Today is the United Nation’s International Literacy Day and the world body says it gives an opportunity for governments, civil society and stakeholders to highlight improvements in world literacy rates, and reflect on the world’s remaining literacy challenges.
The issue of literacy is a key component of the UN’s Sustainable Development Goals (SDGs) and its 2030 Agenda for Sustainable Development. The SDGs adopted by world leaders in September 2015, promotes, as part of its agenda, universal access to quality education and learning opportunities throughout people’s lives. Sustainable Development Goal 4 has as one of its targets ensuring all young people achieve literacy and numeracy and that adults who lack these skills are given the opportunity to acquire them, the UN says.
This year’s theme is ‘Literacy and skills development.’ Despite progress made, literacy challenges persist, and at the same time the demands for skills required for work, evolve rapidly. This year’s theme explores integrated approaches that simultaneously support the development of literacy and skills, to ultimately improve people’s lives and work and contribute to equitable and sustainable societies. The day focuses on skills and competencies required for employment, careers, and livelihoods, particularly technical and vocational skills, along with transferable skills and digital skills, the UN says.
September 8 was proclaimed International Literacy Day by the United Nations Education, Scientific and Cultural Organisation (UNESCO) at the 14th session of UNESCO’s General Conference on October 26, 1966 to remind the international community of the importance of literacy for individuals, communities and societies, and the need for intensified efforts towards more literate societies.
The idea of an International Literacy Day was proposed at the World Conference of Ministers of Education on the Eradication of Illiteracy. This was held at Teheran in Iran from September 8-19 in 1965. The conference in its final report said, “the development of the modern world, the accession to independence of a large number of countries, the need for the real emancipation of people and for the increasingly-active and productive participation, in the economic, social and political life of human society, of the hundreds of millions of illiterate adults still existing in the world, make it essential to change national education policies. Education systems must provide for the educational training needs of both the young generations who have not yet begun working life, and the generations that have already become adult without having had the benefit of the essential minimum of elementary education.National educational plans should include schooling for children and literacy training for adults as parallel elements.”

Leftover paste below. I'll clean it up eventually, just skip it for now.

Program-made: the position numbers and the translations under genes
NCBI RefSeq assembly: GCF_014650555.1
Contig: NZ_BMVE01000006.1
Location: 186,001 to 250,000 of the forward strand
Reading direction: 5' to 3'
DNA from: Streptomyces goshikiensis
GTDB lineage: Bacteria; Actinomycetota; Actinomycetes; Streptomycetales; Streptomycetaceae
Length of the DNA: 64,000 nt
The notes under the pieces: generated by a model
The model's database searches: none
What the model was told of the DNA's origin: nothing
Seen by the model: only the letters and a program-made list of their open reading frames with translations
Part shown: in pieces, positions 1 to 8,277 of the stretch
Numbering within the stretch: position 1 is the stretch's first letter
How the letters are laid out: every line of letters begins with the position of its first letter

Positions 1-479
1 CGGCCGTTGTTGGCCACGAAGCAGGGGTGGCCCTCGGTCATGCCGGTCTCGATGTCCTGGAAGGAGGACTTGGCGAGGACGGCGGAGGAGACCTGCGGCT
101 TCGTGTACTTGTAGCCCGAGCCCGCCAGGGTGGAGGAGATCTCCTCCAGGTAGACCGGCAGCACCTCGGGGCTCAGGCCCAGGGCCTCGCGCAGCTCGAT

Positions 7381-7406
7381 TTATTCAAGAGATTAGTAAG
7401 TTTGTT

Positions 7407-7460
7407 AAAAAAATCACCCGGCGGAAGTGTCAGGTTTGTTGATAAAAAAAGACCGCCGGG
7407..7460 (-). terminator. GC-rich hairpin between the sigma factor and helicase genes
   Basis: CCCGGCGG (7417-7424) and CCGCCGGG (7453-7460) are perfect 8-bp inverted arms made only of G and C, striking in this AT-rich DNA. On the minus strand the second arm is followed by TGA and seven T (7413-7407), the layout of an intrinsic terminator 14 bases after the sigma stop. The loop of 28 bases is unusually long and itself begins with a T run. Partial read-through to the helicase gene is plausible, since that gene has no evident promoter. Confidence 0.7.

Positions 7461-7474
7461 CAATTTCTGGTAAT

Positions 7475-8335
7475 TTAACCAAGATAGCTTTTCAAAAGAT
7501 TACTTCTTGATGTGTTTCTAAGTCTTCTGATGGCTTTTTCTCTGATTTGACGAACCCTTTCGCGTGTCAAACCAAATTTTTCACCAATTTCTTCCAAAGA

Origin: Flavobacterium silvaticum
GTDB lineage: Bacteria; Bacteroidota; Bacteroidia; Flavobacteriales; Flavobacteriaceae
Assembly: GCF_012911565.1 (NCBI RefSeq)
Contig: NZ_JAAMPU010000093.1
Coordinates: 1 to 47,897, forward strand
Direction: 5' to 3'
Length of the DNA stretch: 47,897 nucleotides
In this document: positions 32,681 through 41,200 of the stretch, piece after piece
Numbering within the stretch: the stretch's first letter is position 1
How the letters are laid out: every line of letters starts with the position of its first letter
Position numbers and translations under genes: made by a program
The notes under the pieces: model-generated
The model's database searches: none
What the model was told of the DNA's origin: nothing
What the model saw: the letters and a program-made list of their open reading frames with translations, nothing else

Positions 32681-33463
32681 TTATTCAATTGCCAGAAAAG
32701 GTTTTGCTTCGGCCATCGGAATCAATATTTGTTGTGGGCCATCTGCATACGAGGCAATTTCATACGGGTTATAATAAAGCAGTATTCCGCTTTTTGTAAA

Just as knowledge, skills and competencies evolve in the digital world, so does what it means to be literate. To bridge the literacy skills gap and reduce inequalities, last year’s International Literacy Day highlighted the challenges and opportunities in promoting literacy in the digital world, a world where, despite progress, at least 750 million adults and 264 million out-of-school children still lack basic literacy skills.
According to UNICEF, there has been little progress in improving access to education to children in the poorer regions, notably in South Asia, West Asia (Middle East) and sub-Saharan Africa where there are still 123 million school-age children without schools.UNESCO reports more than 75% of the world’s 781 million illiterate adults are found in South Asia, West Asia, sub-Saharan Africa. Women represent almost two-thirds of all illiterate adults globally.
Though South Asia is among the areas demarcated as having the highest illiteracy rates, two South Asian countries stand out having exceptionally-high literacy rates worldwide. The Maldives has a literacy rate of 99% and Sri Lanka 92%. Yet at the time Sri Lanka received independence from Britain in 1946, the literacy rate in the country stood at a mere 57.8%, with female literacy being 43.8% and male literacy 70.1%. C.W.W. Kannangara’s pre-education policy is widely acclaimed as being the main reason for this.
Sri Lanka’s coalition government has almost doubled the allocation for education and introduced a policy, where every student will have at least thirteen years of education. Even those who fail at the GCE Ordinary Level examination will be able to continue to a higher level where they will have access to a multitude of vocational training skills including high technology and digital training. Education will be largely job-oriented with the government assuring about one million new and productive jobs before 2020.
Former UN Secretary General Kofi Annan who died recently, has said “Knowledge is power. Information is liberating. Education is the premise of progress, in every society, in every family.” We hope Sri Lanka’s new education policy will produce more skilled citizens, but also eco-friendly and responsible citizens who work for the common good of all instead of just personal gain, glory or other selfish ambitions.